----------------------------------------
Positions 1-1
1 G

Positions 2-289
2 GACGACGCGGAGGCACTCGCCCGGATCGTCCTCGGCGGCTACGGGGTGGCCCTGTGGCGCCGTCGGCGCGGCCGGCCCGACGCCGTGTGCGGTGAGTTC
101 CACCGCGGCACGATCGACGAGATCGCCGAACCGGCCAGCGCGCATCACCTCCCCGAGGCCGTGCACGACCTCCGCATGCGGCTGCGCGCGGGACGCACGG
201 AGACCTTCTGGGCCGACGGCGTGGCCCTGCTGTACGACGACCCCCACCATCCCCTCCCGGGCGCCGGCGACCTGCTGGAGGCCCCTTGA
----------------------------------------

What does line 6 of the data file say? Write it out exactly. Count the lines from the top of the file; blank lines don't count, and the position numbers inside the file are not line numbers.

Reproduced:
201 AGACCTTCTGGGCCGACGGCGTGGCCCTGCTGTACGACGACCCCCACCATCCCCTCCCGGGCGCCGGCGACCTGCTGGAGGCCCCTTGA